Category Archives: Personal Best
Whenever you ask young adolescents about the adults in their lives, their teachers, administrators, their bus driver, the lunch ladies, they always focus on some quirky detail that is the part that becomes the whole. Continue reading
Amazing educators, when you ask them, “What do you teach?”, they reply, “I teach kids!” Great teachers love kids. They love the students in front of them and they understand the sacred nature of their professional responsibility to nurture the academic and personal development of kids. Great teachers know that relationships are the most important thing; not homework, not tests, not awesome lesson plans, but relationships. Continue reading
Are there areas of your practice as a leader or teacher that you haven’t figured out? How are you modelling your learning? How can we be transparent about the process as we learn new things and try to find answers to life’s essential questions? Continue reading
rincipals and teachers can create singular moments for kids everyday. Like the Brooklyn Nets, these are our schools, classrooms, hallways, gyms, and cafeterias. We are in charge of these settings. We can do extraordinary things to create lifelong fans of learning and of our schools. Continue reading
If you’re going to have a single job for a long time, the two jobs you would do well to consider are classroom teacher and middle school school principal. Both of these are dynamic roles that are constantly challenging, you can never be bored. The jobs of the principal or the teacher are wildly unpredictable. It’s important to have a plan but don’t expect that you’ll be able to follow it. Because of the chaotic dynamism of these roles, there’s a tendency for some people to cling to consistency. Continue reading
We cannot control the weather, but there are so many things that educators do control.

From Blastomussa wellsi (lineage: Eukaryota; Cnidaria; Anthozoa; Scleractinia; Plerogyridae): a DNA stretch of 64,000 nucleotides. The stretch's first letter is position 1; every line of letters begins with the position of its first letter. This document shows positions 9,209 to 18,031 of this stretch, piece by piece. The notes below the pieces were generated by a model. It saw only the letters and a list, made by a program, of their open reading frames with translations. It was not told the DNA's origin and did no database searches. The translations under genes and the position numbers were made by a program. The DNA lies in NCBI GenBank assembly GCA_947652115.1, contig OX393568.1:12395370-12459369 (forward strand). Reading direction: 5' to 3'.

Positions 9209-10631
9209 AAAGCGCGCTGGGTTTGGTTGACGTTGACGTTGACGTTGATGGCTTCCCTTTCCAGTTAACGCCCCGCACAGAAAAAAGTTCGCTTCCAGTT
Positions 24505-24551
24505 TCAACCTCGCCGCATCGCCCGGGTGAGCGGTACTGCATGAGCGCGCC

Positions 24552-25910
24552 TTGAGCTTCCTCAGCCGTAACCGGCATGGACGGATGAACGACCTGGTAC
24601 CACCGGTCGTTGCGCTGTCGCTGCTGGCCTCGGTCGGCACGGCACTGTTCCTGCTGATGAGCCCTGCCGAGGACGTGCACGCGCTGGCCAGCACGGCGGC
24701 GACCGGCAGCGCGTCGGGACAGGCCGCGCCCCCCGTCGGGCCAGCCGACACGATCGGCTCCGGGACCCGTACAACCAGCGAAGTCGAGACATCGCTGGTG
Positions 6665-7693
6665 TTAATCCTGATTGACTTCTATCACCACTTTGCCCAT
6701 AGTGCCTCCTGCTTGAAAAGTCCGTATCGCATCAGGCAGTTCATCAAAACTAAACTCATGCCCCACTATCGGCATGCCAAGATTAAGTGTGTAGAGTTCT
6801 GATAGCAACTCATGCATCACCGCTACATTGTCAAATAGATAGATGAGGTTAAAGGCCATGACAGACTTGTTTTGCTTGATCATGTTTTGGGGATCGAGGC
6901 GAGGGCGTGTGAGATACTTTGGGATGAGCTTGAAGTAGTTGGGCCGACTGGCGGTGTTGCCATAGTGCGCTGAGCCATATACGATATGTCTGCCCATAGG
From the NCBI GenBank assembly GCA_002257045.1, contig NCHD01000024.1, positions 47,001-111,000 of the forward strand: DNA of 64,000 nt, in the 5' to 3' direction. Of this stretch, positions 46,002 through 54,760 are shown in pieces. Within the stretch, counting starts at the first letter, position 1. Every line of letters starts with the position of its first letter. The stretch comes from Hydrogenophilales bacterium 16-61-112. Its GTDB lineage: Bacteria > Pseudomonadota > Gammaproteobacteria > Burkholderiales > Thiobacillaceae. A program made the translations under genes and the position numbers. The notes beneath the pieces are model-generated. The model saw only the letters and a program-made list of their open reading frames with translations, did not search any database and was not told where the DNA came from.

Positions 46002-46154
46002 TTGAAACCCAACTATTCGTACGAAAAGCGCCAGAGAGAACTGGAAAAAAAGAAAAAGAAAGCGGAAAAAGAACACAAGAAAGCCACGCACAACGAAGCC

It’s about intentionality. Everything we do as educators should be done with intention, not because that’s the way were were taught, not because it’s what “feels” right, or what’s easy for us; we must always act in ways that create safe conditions for learning to take place and to build the resilience of our kids.
Remembering Dates I share a birthday with Ludwig van Beethoven, December 16. That’s probably why, when I want to play classical music on my Amazon Echo I normally ask, “Alexa, play my Pandora Beethoven station.” Of course Beethoven is awesome, … Continue reading
The world lost a true hero recently, Detective Steven McDonald of the New York City Police Department. Detective McDonald was an amazing man who, in his words and in his life, embodied character and a belief in the inherent goodness … Continue reading
Any middle school teacher knows that one of the most exciting but challenging aspects of the job is the frenetic pace of life with the kids here. The executive function portion of the adolescent brain, the part that slows things down so we don’t make poor decisions, hasn’t fully developed. As a consequence, middle school kids seem to be operating at 78 rpm while the rest of us are at 45rpm. The engines in their brains have more acceleration than brake.
We guide students to use “mentor texts” in their development as writers. Ralph Fletcher explains that mentor texts are, “…any texts that you can learn from, and every writer, no matter how skilled you are or how beginning you are, encounters and reads something that can lift and inform and infuse their own writing. I’d say anything that you can learn from – not by talking about but just looking at the actual writing itself, being used in really skillful, powerful way.” Continue reading